EXAMPLE: According to Forbes magazine: A married couple earning $50,000 a year and saving $4,000 annually in a retirement account would get a $400 tax credit in addition to matching money from an employer and a tax deduction on their federal taxes for the money saved.
OUTLOOK: Secure Act 2.0 is expected to be taken up in the U.S. Senate after the August 2022 recess and then become part of a larger end-of-year spending bill or it could remain a stand-alone bill and pass on its own.
NEGATIVES of this bill: Critics say this bill does not do enough: It doesn’t tackle why more Americans are doing nothing to save for retirement. Some see a universal coverage plan as a better solution. Something like a Social Security account for long-term savings rather than leaving it to individual employers to find account managers and set up programs.
Meanwhile, workers can go long stretches without having access to a retirement savings plan because they lose a job, or work for an employer without a retirement plan. Also people switch jobs and take out their money. Money leaking out of existing retirement accounts is a problem. The bill does nothing to address that.
My summary touches the surface of the reform bill. For more:
Kiplinger, click here.
Forbes, click here.
WSJ "How to get Americans to Save for Retirement" - click here.
My 2022 Smart Women Smart Money interview with Helen Raptis at KATU's AM Northwest
"It is never too late to start managing your money," Julia Anderson, author, journalist and television host.
A big thank you to Helen Raptis, host of AM Northwest at Portland’s KATU Channel 2 for profiling me and my newly updated 2022 book, “Smart Women Smart Money Smart Life.” Helen is such a good interviewer and gets right to the heart of things:
- Mistakes women make when planning (or not planning) for retirement.
- Lessons we learned from Covid-19 (a whole chapter in my 2022 book).
- Mistakes I made with my own money over my work life.
- Why women were hit hard by Covid-19 layoffs and shutdowns.
Here’s a link to the interview:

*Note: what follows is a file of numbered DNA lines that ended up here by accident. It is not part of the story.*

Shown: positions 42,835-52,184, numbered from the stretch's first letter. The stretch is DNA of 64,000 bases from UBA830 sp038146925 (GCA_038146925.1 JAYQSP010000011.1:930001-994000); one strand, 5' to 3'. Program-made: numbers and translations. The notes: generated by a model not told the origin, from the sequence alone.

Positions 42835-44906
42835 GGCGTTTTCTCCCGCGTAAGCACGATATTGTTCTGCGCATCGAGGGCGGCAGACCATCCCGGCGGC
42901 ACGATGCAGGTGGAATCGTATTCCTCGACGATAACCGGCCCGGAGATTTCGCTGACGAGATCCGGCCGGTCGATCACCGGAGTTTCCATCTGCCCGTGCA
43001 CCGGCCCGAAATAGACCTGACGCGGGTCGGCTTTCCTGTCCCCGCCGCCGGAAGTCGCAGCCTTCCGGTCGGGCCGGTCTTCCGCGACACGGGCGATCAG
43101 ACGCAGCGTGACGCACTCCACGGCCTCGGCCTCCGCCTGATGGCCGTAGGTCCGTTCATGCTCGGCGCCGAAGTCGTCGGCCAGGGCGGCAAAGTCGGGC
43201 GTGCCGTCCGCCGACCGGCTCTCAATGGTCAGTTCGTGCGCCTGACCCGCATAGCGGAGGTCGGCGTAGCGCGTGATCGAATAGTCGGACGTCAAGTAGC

Thanks again to the crew at KATU's AM Northwest for arranging this interview.
BY JULIA ANDERSON
In so many ways, American working-age women took the biggest hit from the pandemic. They stayed home to take care of children going to school online. They lost jobs in services industries -- hospitality, childcare, and retailing. The economic pain in the short-term was real in lost household income. In the long-term it might be worse because women, more than men, lost a step with their retirement savings plans.
What can women do to catch-up?
Recently, we interviewed Jacent Wamala on Smart Money, our public television show. She shared her money management tips for women, specifically women of color.
Jacent Wamala paid off $90,000 of accumulated debt in three years. Sure, she did the usual things – reduced her spending, stopped using credit cards etc. But her biggest change-up was finding a NEW and BETTER PAYING job. Wamala told us that she spent three months looking for that better-paying job, as well as coming up with money strategy to pay down her debt. The cool thing is that she shared her “money mindset” journey on Instagram.
She used Instagram because she “wanted to share information, tools and techniques that would enable more women to create FINANCIAL FREEDOM and FLEXIBILITY in their lives faster.” Amen!!!
Her posts are a hit.
Wamala, a private-practice psychologist in Las Vegas, now has 22,500 Instagram followers who saw how she dealt with debt by sharing her “jacentsgems.” She has been interviewed on the Today Show and by Psychology Today and the New York Times. She’s writing a book, leads speaking engagements and has established her “Wealth-Wellness University.”
She regularly posts jacentsgems on Spotify and Instagram to inspire millennial women to take charge of their money and their financial future. Her Instagram posts are filled with inspiration, common sense, and tips on how to take small (but committed) steps to change your money habits. While she speaks to her millennial generation her message resonates with all women who want to change the way they manage their money.
Her message certainly hit the right note with me. She asked her clients to “become more genuine and honest with themselves.”
That is precisely how women of all ages are going to recover from the pandemic. How they will build back a money strategy and have the retirement that they deserve. For me, honesty means thinking about the future realistically. Finding a better-paying job with health benefits and a 401(k)-retirement plan makes absolute sense, especially when employers are looking for reliable, intelligent workers. What’s the point of going back to the old job that was fun but offered no advancement and didn't pay much?
I see Jacent as the Suze Orman of the millennial generation. She’s personable, intelligent, and NOT a financial adviser. That’s a plus. She speaks to the psychological barriers we place in front of ourselves. She doesn’t have to have all the financial investment answers.